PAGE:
The more recently idled Chicago Assembly has not impacted inventory of the Explorer or Aviator just yet; both Explorer and Aviator have seen inventory actually grow by more than 15% since the plant was idled.  A similar situation is happening with the Kentucky Truck plant, where Ford makes its most profitable vehicles, the Super Duty HD pickup and Ford Expedition and Lincoln Navigator SUVs. Super Duty inventory is actually up 1.9% overall, while the Expedition is seeing an 9.1% bump and Navigator is up 17.5% from Sep. 15. The Kentucky Truck plant has only been down two weeks as of this update, so the pipeline to dealers has not yet been visibly impacted.

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Consumers Are Becoming More Strike Aware

The big question is how consumers are reacting to news of the UAW strike, whether they’re even aware of it and how it might be affecting shopping behavior. A recent survey shows that 71% of respondents are indeed aware of the strike. Fifteen percent said that the strike has made them now consider a Detroit Three brand, while 8% said they no longer are. As for whether the strike is impacting timelines for car shoppers, 14% said they are holding off on a purchase until the strike is resolved, but 11% said that they are expediting their plans.

Behavior among shoppers as to brand preference also seems to follow union affiliations. Thirty-one percent of shoppers who claimed a union affiliation said they are now considering UAW-represented brands as a way to show union solidarity, which is not unexpected coming from other union members or those with family members in the union. What is surprising is the result of 42% of union-affiliated shoppers showing inclinations toward foreign brands, none of which are UAW-represented (but many of which have unions in home countries).

So far, any change to buying behavior doesn’t seem to have shown up in sales figures, with searches still increasing and monthly sales being reported as strong as ever, but automakers are now reporting significant impact to third-quarter earnings, as automakers typically book revenue on a vehicle as soon as it’s built, not when it’s sold. Consumer prices have not reflected any union strike impact as the broader market has thus far been generally unaffected by the strike, and even at the affected automakers themselves, the impacted inventory is not yet significant. That may change as more high-profit truck plants become the targets of the UAW; already the union has idled several of those plants, but there are still more that can be targeted. There are still plenty of choices for shoppers looking for new cars, further suggesting that the impact of the UAW strike on consumers’ new-vehicle buying habits will be negligible for the foreseeable future.’s Editorial department is your source for automotive news and reviews. In line with’s long-standing ethics policy, editors and reviewers don’t accept gifts or free trips from automakers. The Editorial department is independent of’s advertising, sales and sponsored content departments.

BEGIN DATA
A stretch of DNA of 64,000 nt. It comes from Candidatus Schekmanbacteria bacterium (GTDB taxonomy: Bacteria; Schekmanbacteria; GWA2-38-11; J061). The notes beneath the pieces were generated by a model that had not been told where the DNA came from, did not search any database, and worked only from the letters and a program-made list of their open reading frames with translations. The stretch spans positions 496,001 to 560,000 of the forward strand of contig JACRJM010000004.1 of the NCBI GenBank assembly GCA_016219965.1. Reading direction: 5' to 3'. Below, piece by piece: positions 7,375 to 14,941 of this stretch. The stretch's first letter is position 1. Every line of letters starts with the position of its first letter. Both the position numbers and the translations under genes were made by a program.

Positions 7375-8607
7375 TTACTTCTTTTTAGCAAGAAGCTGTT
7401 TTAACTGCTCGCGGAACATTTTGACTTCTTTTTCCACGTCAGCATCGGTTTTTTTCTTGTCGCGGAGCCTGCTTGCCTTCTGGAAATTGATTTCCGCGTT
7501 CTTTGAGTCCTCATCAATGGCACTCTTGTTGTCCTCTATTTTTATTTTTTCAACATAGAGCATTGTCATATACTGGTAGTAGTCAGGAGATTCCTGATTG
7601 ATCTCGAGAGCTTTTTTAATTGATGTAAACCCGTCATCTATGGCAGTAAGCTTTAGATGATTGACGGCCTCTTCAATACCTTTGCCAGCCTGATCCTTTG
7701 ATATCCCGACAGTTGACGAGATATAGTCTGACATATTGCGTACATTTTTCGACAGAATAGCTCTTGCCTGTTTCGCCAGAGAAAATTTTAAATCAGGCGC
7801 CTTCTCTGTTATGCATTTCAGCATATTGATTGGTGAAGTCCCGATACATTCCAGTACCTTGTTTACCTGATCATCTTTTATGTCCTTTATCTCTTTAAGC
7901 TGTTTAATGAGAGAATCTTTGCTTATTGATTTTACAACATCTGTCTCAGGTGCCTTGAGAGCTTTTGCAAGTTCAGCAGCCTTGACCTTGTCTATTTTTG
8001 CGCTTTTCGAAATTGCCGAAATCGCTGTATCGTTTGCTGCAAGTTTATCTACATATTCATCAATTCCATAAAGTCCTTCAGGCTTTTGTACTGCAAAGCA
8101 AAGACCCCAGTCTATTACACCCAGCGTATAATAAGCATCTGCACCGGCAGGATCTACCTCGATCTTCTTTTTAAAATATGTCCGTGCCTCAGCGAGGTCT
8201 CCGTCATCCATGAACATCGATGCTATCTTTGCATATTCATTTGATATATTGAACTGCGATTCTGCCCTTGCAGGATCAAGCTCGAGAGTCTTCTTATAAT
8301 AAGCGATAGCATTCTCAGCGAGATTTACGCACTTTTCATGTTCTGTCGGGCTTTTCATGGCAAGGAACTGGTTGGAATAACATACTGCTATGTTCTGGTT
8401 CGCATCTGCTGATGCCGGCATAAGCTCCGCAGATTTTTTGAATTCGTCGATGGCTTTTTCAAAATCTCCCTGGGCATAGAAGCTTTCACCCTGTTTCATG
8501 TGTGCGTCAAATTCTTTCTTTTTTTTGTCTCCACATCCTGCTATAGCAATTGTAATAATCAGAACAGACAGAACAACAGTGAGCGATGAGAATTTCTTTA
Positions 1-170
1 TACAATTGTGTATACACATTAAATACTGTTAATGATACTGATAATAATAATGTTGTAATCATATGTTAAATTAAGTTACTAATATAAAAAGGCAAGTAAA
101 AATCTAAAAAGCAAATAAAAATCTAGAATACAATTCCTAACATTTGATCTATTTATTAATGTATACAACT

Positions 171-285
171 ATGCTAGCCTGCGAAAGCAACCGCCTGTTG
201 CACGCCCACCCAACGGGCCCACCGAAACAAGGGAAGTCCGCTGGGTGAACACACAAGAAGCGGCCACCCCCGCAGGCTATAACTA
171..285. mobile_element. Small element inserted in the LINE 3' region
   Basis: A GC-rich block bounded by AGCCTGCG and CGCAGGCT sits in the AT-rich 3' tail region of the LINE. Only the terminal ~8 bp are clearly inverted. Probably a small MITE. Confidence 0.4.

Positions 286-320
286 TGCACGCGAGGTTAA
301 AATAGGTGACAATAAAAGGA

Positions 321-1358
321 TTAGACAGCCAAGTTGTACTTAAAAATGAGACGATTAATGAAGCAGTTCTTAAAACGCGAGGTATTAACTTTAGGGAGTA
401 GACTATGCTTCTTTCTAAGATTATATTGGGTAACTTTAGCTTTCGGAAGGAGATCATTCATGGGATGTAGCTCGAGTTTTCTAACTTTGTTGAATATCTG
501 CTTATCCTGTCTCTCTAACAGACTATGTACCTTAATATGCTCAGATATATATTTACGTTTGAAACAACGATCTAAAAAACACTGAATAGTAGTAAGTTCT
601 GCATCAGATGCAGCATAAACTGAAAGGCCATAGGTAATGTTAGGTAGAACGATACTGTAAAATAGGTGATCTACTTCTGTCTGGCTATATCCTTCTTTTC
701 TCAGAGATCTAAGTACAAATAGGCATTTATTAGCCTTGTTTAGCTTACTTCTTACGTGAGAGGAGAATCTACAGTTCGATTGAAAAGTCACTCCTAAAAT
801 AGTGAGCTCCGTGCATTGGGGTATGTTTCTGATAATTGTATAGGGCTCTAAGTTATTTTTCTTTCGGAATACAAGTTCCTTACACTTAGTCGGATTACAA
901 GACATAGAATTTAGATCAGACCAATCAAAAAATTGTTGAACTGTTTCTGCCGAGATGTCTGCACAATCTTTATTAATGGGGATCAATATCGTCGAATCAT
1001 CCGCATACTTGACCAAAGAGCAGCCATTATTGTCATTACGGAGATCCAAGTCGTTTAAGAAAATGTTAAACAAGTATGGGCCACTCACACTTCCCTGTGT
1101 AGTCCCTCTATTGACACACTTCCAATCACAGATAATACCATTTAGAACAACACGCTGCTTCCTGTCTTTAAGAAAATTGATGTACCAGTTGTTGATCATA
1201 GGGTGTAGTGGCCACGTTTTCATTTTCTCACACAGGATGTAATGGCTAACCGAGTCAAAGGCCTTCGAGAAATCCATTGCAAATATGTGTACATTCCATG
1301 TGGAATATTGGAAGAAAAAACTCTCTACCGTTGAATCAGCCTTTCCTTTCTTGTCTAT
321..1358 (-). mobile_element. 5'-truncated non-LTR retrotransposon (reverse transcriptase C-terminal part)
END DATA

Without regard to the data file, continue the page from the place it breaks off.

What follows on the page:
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Detroit Bureau Chief Aaron Bragman has had over 25 years of experience in the auto industry as a journalist, analyst, purchasing agent and program manager. Bragman grew up around his father’s classic Triumph sports cars (which were all sold and gone when he turned 16, much to his frustration) and comes from a Detroit family where cars put food on tables as much as smiles on faces. Today, he’s a member of the Automotive Press Association and the Midwest Automotive Media Association. His pronouns are he/him, but his adjectives are fat/sassy. Email Aaron Bragman